By: Aly Diana

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Language shapes our beliefs and may influence our behaviors. Language matters. It impacts how we think about ourselves, as individuals within our families and within society. Language is a powerful tool; while some words may make a person feel uplifted or supported, others may make them feel disrespected, stigmatized, or harmed. We should use it as a tool to effect positive change. People living with or at risk of HIV or other diseases/disabilities might experience stigma and discrimination, and the wrong language perpetuates this. When we use person-centered language, we acknowledge ourselves and others as fellow human beings.

Person-centered language rightfully places individuals ahead of their conditions or disabilities. It recognizes that people are far more than their substance use disorders, mental health challenges, or physical limitations. This approach to language is about honoring the dignity, worth, and unique attributes of each person. The terms we use are intrinsically linked to a person’s identity and self-perception, making it crucial to prioritize the individual rather than the condition. Emphasizing person-first language shifts our focus towards each person’s unique journey of recovery and their individual strengths, encouraging a deeper connection that transcends their health status.

There is growing concern about person-centered language or putting people first. When we submit an abstract for a conference or a paper in a journal, some require the usage of person-centered language; they also provide guidelines on words that may or may not be used. In practice and health facilities, the same encouragement is applied, whether we realize it or not. As educators, we also need to impart this concern to our students.

It feels somewhat abstract and arbitrary when we think about substituting one word for another, for example: replacing ‘HIV patient’ or ‘HIV-infected patient’ with ‘people living with HIV’, or ‘diabetic’ with ‘people living with diabetes’. This change has a deeper meaning and may either cause or prevent stigma or discrimination, impacting perception. I think a better approach is to use an example. Consider two descriptions:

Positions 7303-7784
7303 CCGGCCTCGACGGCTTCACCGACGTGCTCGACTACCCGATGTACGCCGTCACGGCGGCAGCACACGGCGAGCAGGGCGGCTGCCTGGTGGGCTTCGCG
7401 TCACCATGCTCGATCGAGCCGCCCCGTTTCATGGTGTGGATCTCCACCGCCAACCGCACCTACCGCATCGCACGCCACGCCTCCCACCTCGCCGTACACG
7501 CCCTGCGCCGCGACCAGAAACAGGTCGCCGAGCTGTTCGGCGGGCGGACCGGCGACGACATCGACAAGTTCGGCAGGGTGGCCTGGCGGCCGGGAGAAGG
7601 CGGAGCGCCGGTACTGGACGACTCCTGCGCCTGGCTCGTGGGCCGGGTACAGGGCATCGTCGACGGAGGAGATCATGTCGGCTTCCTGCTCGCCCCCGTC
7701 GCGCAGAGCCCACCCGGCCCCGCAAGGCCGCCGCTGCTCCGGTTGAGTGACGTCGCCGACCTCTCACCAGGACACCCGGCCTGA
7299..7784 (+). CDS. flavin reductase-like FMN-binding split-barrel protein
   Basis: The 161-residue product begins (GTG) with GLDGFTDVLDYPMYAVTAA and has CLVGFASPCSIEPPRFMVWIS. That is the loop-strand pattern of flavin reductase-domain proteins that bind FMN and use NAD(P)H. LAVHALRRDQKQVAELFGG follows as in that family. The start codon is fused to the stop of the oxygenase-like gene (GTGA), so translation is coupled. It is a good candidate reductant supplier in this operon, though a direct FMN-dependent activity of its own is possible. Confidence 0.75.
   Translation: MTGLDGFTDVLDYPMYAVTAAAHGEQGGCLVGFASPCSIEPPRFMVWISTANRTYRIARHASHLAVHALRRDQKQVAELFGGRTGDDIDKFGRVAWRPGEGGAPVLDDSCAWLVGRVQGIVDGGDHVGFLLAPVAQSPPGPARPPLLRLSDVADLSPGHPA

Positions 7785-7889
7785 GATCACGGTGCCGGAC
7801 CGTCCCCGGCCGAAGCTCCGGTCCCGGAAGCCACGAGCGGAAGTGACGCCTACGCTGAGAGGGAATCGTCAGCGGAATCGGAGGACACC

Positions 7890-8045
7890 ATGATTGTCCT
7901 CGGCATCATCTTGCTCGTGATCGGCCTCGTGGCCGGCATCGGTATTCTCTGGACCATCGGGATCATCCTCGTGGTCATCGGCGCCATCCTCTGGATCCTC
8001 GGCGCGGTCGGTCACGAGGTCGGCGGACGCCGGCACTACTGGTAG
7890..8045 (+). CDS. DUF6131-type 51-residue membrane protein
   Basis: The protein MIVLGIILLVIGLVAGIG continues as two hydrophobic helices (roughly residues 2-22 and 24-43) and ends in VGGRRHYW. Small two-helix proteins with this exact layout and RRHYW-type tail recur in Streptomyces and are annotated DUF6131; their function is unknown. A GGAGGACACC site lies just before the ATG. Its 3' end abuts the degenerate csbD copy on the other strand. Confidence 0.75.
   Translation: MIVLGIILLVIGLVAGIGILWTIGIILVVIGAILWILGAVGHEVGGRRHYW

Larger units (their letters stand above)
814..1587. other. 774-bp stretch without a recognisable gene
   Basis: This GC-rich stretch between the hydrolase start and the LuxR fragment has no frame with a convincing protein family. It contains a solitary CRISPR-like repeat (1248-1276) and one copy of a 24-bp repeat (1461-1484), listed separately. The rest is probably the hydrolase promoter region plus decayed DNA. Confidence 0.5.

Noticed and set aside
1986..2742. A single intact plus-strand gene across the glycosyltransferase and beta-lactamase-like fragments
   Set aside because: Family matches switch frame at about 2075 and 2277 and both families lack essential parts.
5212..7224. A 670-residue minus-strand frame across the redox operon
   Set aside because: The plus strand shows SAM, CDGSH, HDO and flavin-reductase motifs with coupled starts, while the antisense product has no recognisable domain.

• Jane Doe is labeled as a diabetic, struggles with her sugar levels due to a love for sweets, and faces criticism for her eating habits and non-compliance with insulin therapy.
  • Jane Dear is described as a person living with diabetes who encounters challenges in managing her blood sugar levels, partly due to a fondness for sweets. She actively seeks strategies to better manage her condition and adhere to her treatment plan.

The question arises: With whom do you empathize more, Jane Doe or Jane Dear? As a patient, how would you prefer to be described?

Therefore, when a practitioner, researcher, educator, or individual uses deficit-based language filtered through a diagnostic label, they may become negatively biased and depersonalize the individual they are working with or talking about. We sometimes use casual labels when describing individuals, such as ‘junkie’ for an individual with a history of substance use or ‘cutter’ for an individual who engages in self-harm. Typically, when we use certain words, we are not trying to make anyone feel bad. But, if we keep using this kind of language, it can become a normal part of how everyone talks. This means that even without meaning to, the way we talk can start to make people feel less respected or valued. It’s important for us to think carefully about the words we choose, so we can maintain a respectful and caring environment. Narrow and negative labels are stigmatizing and can result in discriminatory and ineffective care.

Hopefully, this brief explanation may shed some light on why person-centered language is important. Initially, the shift may seem like mere compliance with guidelines. However, understanding the profound impact of our word choices can transform this action into a meaningful contribution toward creating a more hopeful and respectful world.


Crocker AF, Smith SN, 2019. Person-first language: are we practicing what we preach? J Multidiscip Healthc; 12:125-129.
Dilmitis S, Edwards O, Hull B, Margolese S, Mason N, Namiba A, Nyambe M, Paxton S, Petretti S, Ross GV, Welbourn A, Zakowics A, 2012. Language, identity and HIV: why do we keep talking about the responsible and responsive use of language? Language matters. J Int AIDS Soc;15(Suppl 2).
Hyams K, Prater N, Rohovit J, Meyer-Kalos Ps, 2018. Per-son-centered language. Clinical Tip No. 8: Center for Practice Transformation, University of Minnesota.
Kasadha B, 2022. What’s in a name: using person-centered language in HIV research.
UNAIDS, 2015. UNAIDS Terminology Guidelines.

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